The "summer" in Antarctica might be hard to imagine for people living in the Northern Hemisphere, particularly when you remember that's the holiday season. Not only did Drury provide over a hundred counseling sessions, weekend services, and guaranteed the free exercise of religion for all faiths represented, he also provided holiday services.

"Over the holidays they get a big boost in morale," he said. "That's the second part of what we do, providing for other religious traditions. The Jewish community said they had the best Hanukkah in 20 years. We were featured in the [British Broadcasting Corporation's] 'Hanukkah in Antarctica.' One pilot mentioned that this year's Hanukkah was the next best thing to being home."

Providing for other religious traditions and non-religious spiritual needs of military members is something the Guard Chaplains do every day they wear a uniform. But because he has a civilian side himself, Drury found he was well prepared to provide for the non-military needs as well.

"That comes from being in the Air National Guard," Drury said. "The military provides the awareness and the mindset on how to do the neutral part. The civilian side helps us better connect with the civilian population. We have a unique niche that provides this. This is a time when we really hit our stride."

Drury said that while military members are accustomed to the idea of privileged communication, a civilian is not. They are not readily familiar with the non-religious counsel a chaplain can provide.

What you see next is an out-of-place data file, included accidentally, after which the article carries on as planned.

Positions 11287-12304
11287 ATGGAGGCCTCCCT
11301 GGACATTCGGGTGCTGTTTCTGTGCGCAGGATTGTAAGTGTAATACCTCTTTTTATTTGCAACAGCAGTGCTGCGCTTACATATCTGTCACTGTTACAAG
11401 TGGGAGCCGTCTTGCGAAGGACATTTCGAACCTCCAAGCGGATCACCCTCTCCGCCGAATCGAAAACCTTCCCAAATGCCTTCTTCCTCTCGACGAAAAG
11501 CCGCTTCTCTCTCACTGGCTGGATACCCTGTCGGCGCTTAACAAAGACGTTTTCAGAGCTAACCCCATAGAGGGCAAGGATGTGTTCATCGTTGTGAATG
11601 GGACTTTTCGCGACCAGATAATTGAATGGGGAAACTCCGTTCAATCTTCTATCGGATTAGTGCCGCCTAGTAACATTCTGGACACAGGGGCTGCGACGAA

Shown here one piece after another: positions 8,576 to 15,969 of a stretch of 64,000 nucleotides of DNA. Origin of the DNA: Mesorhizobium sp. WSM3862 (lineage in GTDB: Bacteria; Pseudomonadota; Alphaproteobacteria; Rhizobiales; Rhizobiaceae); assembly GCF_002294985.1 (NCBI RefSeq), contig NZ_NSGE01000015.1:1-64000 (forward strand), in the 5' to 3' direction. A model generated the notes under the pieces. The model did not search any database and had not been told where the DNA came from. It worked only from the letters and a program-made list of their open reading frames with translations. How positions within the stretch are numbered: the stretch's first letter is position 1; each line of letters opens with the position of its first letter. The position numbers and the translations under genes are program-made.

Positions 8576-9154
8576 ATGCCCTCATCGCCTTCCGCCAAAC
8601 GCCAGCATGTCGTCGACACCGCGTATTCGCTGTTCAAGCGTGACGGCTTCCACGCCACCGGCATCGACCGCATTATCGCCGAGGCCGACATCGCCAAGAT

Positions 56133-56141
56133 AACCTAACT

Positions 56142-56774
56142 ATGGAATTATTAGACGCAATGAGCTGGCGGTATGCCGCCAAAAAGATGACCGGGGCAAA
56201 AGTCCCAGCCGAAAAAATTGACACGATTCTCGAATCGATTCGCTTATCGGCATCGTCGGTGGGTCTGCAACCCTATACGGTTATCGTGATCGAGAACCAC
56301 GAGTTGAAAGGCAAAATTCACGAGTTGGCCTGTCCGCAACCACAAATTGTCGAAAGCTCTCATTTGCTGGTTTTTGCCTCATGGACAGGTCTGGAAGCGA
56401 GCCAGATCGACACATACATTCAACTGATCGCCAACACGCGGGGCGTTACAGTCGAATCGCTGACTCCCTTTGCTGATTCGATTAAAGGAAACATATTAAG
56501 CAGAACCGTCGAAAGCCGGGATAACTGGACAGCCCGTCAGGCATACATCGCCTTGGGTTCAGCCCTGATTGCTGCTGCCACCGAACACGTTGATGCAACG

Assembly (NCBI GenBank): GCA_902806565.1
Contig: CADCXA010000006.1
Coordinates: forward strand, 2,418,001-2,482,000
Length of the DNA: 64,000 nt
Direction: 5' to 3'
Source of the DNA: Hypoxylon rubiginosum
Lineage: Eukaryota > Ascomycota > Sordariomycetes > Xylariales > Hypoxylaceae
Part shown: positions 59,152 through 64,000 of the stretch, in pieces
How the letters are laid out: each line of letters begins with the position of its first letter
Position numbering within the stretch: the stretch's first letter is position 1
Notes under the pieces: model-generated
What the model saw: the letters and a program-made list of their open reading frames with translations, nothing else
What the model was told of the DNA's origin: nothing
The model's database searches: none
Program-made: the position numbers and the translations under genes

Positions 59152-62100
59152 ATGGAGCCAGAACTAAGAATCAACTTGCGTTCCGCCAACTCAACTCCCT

"A civilian needs to be told 'You can talk to us in complete confidentiality," said Drury. "But once they find that out, they talk about whatever they need."

In a stark, unforgiving, and austere environment like Antarctica, a chaplain's counsel can be in high demand. The harsh reality is that on an island as big as the continental United States and Mexico combined, with limited medical facilities, the danger of injury or even death is ever-present. Bereavement and grief counseling are part of what the chaplains are there to do.

But the landscape can provide a certain dazzling beauty as well. Drury spoke reverently about the Chapel of the Snows, the southernmost facility dedicated to worship in the world, as being one of the most unique places he's ever been to.

"It overlooks Mount Discovery," he said. "You look out the back and you see this spectacular Transantarctic mountain range."

Drury's time there might have been short, but it is clear he cherished every minute he was there. Drury's favorite part of the trip was being with the people in McMurdo. He couldn't speak highly enough of the people there.

"You get this amazing group, I love that," he said. "In a lot of ways, I felt like I had the easiest six weeks out of the whole season."

Hawk soars past 10,000 flying-hour milestone

by Tech. Sgt. Marie Brown
U.S. Air Forces Central Command Public Affairs

3/10/2015 - U.S. Air Forces Central Command Public Affairs  -- Shortly before dawn Mar. 7, an RQ-4 Global Hawk embarked on an Operation Inherent Resolve mission that sent the aircraft soaring past the 10,000 flying hour milestone at an undisclosed location in Southwest Asia.

RQ-4 Global Hawk aircraft 2019, or "A2019", was the first block 20 and first RQ-4B model to arrive here on Oct. 16, 2010. It's the first Global Hawk to reach 10,000 hour flying milestone. During its service, the aircraft has been providing support to warfighters by relaying communications between people and aircraft as well as enabling airstrikes on the Islamic State of Iraq and the Levant/Da'esh forces.

"This particular aircraft carries the Battlefield Airborne Communications Node (BACN) payload, which replaces the imagery sensors normally installed in the aircraft," said Lt. Col. Anthony, launch and recovery element operations supervisor. "It is primarily a data and communications bridging node. It can support multiple bridges simultaneously across multiple radio types. We like to call it 'Wi-fi in the sky'."